Tanzania: Arusha

| January 3, 2013 | 0 Comments

THEY have all disappeared, gone AWOL or just melted into thin air. The number has reached 5,400 in the entire Arusha region. Indeed the case of runaway pupils has become a national problem.

Apparently a total of 37,493 Primary School pupils in Arusha region sat for their final (2012) Standard Seven Examinations, and with results just released a concern is being raised that nearly 5,500 dropped out of their respective schools in the seven year-long primary level journey.

Official figures from the Regional Education Office here indicate that the total number of pupils enrolled in Standard One classes back in 2006 was a respectable 42,883. By the time the entire lot reached their final year of the basic education, the number had dropped down to 38,844 which is the same figure of candidates who got registered for the qualifier exams to join the Secondary Education stage in 2013.

Already up that final stage Arusha had seen a total of 4,039 students dropping off to oblivion without making it to the last year of the primary education. The region then registered 38,844 candidates for the last September Exams. But while around 4,040 pupils melted into thin air within the last six years, at the average of 673 dropouts per year, the final twelve months recorded the biggest bombshell of all.

In the year 2012 alone, a total of 1,351 pupils and who had already registered for the final national examinations vanished without trace, bringing the total number of children who lost their education chances in the last seven years to 5,400 and if an annual average of the figure was to be taken, then Arusha has been losing 771 primary school pupils each year, since the first batch was registered in 2006.

So where have all these children and youth gone? Until now authorities are busy with guesswork; the easiest explanations being Death, Illness, Early Marriages and even cases of young people deciding to ditch classes for business. Politics, of late, have also been contributing to the role of snatching pupils and students from classrooms and enlisting them into a number of missions including being guards, sergeant at arms or just cheerleaders.

Arusha, especially the urban parts of the region, has become a vicinity in which young people take great pride in being involved in missions that make them feel like ‘freedom fighters!’ out to save the country, if not the entire world from clutches of ‘bad people,’ or something. Politics or acts related to them, have been described to take toll on mostly male students’ school performance and attendance.

In the rural parts of Arusha, the youth face many factors that have been stifling their education prosperity and this include long distances to school. Take a district like Ngorongoro where the distance from one rural village to another can reach 80 kilometres.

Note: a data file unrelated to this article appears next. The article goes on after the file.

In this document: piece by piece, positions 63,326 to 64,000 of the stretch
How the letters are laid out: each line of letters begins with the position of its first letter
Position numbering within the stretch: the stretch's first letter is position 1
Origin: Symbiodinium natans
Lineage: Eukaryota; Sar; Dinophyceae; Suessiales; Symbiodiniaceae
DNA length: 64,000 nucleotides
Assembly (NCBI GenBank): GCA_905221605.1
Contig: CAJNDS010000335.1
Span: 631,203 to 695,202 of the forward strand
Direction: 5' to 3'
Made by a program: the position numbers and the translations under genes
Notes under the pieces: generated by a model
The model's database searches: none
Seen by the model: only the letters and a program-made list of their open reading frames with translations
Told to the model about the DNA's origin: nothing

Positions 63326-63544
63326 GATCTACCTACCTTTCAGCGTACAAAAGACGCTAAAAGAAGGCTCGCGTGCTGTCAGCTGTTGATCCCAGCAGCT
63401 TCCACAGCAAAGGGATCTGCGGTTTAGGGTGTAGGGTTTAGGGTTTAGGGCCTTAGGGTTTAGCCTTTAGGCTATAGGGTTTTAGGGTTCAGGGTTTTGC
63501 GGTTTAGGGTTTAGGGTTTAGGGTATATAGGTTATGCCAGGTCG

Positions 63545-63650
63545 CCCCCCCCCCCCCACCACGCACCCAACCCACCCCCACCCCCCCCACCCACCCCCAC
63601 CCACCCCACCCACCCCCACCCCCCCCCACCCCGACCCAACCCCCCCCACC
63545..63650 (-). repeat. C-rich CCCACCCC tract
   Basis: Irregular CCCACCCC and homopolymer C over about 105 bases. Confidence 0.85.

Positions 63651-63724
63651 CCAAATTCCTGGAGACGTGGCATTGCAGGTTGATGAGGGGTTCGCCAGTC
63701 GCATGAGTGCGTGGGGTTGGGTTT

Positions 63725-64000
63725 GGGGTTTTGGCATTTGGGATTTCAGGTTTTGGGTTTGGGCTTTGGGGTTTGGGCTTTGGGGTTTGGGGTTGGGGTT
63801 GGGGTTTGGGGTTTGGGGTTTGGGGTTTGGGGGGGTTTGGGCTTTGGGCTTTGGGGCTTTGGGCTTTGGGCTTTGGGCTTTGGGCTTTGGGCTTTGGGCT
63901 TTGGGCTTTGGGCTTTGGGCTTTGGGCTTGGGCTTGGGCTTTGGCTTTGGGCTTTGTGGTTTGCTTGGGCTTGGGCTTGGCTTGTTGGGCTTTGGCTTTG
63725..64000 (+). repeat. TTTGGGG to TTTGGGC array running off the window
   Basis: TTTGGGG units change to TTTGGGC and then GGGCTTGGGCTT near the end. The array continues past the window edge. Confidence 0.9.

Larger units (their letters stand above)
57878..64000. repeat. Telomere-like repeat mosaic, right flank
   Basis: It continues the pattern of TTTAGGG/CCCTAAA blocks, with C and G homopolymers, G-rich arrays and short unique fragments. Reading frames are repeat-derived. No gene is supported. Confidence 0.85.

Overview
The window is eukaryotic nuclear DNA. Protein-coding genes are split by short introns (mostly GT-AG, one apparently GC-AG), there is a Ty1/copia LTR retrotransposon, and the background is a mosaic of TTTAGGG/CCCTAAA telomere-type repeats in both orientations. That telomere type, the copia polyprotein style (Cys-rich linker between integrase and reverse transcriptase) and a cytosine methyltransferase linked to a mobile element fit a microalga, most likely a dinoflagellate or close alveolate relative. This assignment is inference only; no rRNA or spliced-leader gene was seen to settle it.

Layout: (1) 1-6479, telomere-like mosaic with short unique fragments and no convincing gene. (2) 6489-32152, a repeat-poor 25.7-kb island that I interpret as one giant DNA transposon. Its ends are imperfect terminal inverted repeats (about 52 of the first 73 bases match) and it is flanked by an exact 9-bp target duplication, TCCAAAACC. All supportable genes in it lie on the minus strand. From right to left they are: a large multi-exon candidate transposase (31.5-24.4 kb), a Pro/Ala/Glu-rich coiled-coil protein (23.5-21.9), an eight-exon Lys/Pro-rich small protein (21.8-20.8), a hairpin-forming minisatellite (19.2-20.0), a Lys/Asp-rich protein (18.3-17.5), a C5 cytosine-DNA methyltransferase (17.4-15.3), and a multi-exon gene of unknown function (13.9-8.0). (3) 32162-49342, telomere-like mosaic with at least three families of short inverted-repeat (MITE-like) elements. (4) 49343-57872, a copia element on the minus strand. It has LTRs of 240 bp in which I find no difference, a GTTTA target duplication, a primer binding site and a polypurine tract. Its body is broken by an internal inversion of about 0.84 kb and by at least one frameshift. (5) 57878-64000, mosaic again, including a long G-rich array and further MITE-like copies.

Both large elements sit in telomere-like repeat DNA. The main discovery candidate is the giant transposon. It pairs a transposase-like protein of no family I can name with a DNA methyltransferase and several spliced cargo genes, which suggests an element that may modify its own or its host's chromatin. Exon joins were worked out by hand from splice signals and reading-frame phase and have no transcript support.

And the Ngorongoro Division, which is essentially a conservation area, the road or path from home to school in most cases meanders through herds of buffaloes, pride of lions and slithering snakes all being shrouded in claustrophobic fogs. In much hotter districts such as Monduli and Longido, the search for water usually undertaken by nomadic pastoralists, may take families on endless journeys cutting across wilderness, bushes and savannahs taking potential pupils further and further away from their learning institutions.

And of course there are the notorious early marriages; girls in Maasai and Sonjo communities still suffer the traditional African male chauvinism which states clearly that the ‘place for women’ is in the kitchen not classrooms. In 2006 when the current candidates started their class one, the number of girls at 21,603 exceeded that of boys (21,280), but the female pupils who eventually turned up in exam rooms this year were 19,488 which means 2,115 girls had gone missing en route.

Still, the number of female dropouts have been less than their male counterparts who accounted for 3,275 missing pupils, bringing the concern of easy money pursuit as well as ‘freedom fighting,’ being factors negatively affecting the future of local boys’ education.

Okay and for those who sat for the exams, how many will be reporting to Secondary Schools in 2013? Official reports show that 26,464 candidates did very well in the just released examinations results for Arusha Region. However, it is also being reported that only 19,626 pupils will be absorbed in a number of Secondary Schools both within Arusha region and country as a whole, leaving 6,838 others stranded despite their good marks.

Culled from :Here

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Category: Africa News